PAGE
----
The worst crisis faced by the World Bank in over 60 years brought business to a halt for over six weeks. What really happened, what unfinished business remains, and what lessons have been learned?
In early April, US NGO Government Accountability Project revealed payroll data for Shaha Ali Riza, a Bank communications officer seconded to the US State Department to avoid a conflict of interest over her ‘romantic links’ with then incoming president Paul Wolfowitz. The data confirmed allegations that Riza had received pay rises which grossly exceeded those allowed by Bank staff rules. Wolfowitz, who had made the fight against corruption his signature issue (see Update 55, 53), had pushed the deal through.
a track record of arm-twisting, blackmail, pay-offs and abuse of power
As the spring meetings opened, a media feeding frenzy had begun. More questions were being asked about the details of the deal, the legality of the Libyan-born UK-national’s secondment to the US State Department (State is still today reviewing “anomalies” in security vetting and legal complications in the transfer of Riza from the Bank to its Middle East section) and the nature of her work for an organisation set up by US vice president Dick Cheney’s daughter Elizabeth to promote democracy in the Middle East (where she was seconded subsequent to the State Department placement). Questions were also being raised about the propriety and legality of Wolfowitz’s role in securing Riza a position with a Defence Department contractor in 2003, before his arrival at the Bank.
The Bank’s board formed an ad hoc committee to investigate. Initially Wolfowitz apologised for his “mistake” and said he would “fully cooperate” with the board’s investigation. In an unprecedented move, ministers on the Bank’s highest body, the Development Committee, commented in the spring meetings communiqué: “We endorse the board’s actions in looking into this matter and we asked it to complete its work. We expect the Bank to adhere to a high standard of internal governance.”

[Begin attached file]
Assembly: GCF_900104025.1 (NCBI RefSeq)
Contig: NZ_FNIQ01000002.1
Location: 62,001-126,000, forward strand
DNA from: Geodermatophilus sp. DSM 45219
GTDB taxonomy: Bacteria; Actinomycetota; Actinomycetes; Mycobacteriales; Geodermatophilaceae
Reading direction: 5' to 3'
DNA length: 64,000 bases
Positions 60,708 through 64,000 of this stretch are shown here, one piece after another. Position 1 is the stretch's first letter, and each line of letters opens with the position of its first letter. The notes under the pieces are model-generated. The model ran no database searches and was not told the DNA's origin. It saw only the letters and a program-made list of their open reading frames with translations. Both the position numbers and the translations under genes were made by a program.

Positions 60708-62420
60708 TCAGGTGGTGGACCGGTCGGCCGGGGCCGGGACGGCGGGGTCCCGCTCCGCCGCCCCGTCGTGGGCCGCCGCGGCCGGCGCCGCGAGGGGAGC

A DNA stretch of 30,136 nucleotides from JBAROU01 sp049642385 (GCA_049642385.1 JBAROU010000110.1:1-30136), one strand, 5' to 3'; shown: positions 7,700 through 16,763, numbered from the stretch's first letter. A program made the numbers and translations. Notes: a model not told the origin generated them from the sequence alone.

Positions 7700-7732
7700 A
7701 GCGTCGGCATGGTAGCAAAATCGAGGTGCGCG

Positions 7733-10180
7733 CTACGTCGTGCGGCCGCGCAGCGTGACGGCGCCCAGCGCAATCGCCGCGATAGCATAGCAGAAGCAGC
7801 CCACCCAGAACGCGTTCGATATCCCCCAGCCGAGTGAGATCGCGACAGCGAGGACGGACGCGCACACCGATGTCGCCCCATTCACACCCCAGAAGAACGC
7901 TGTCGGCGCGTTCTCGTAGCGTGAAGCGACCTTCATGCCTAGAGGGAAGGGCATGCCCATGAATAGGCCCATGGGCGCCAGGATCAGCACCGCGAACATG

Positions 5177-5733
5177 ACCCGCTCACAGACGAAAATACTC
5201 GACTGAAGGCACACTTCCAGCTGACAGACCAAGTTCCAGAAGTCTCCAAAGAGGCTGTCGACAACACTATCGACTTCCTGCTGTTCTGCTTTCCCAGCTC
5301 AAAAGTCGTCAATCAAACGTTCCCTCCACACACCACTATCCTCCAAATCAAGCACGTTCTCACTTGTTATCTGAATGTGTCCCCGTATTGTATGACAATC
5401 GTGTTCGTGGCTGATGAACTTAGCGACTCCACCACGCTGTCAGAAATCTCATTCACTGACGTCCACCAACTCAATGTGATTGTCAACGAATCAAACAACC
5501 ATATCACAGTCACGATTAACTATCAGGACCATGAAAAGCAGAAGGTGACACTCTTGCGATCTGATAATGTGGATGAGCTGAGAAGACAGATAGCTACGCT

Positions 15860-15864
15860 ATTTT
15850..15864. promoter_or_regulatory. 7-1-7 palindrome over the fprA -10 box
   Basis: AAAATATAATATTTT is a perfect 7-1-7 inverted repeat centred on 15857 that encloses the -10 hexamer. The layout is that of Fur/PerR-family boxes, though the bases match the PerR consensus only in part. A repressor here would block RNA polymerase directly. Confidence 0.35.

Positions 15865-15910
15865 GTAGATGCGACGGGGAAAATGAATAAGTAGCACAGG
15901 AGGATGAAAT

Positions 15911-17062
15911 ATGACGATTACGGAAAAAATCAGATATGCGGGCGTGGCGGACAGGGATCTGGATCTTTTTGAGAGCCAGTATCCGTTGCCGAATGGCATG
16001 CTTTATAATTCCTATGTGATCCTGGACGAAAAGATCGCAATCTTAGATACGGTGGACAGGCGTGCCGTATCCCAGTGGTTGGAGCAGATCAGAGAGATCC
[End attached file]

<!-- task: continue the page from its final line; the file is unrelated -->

The more that came to light, the longer grew the list of those calling for Wolfowitz’s head, including the Bank staff association, 37 of 39 country directors, 42 of the Bank’s senior former executives, current managing director Graeme Wheeler, and the Independent Evaluation Group who lamented that “the ability of staff to carry out daily interactions with clients, as well as the institution’s ability in convening partners, is eroding”. Inside the Bank, work had come to a virtual halt under what staffers came to call “The Current Situation” or TCS.
Wolfowitz then hired attorney Robert Bennett, who accused detractors of leading a “smear campaign”, attempted to discredit members of the board and staff, and threatened to reveal board and staff salaries. However, former general legal counsel Roberto Dañino, former board member and chair of the ethics committee Ad Melkert, and former head of human resources Xavier Coll, rebutted all attempts to pin the blame for the affair on staff and the board.
European, Asian and Latin American board members were in the resign camp. A spokesperson for German development minister Heidemarie Wieczorek-Zeul was the first official to declare outright: “voluntary resignation [would be] the best solution for the Bank and its goals”. The US, Japan, Canada and Africa were said to remain defenders of Wolfowitz. The position of African ministers was made particularly difficult – Wolfowitz’s support for debt relief in some African countries and veiled US threats made it difficult for them to call for his resignation. African civil society groups distanced themselves from the insinuation that ‘Africa backed Wolfowitz’.
After several delays as the board attempted to counteract Bennett’s charges of a “rush to judgement”, the ad hoc group released its findings 14 May. It concluded that Wolfowitz had violated the Bank’s code of conduct and a string of staff rules, and that his involvement in Riza’s external assignment constituted a conflict of interest.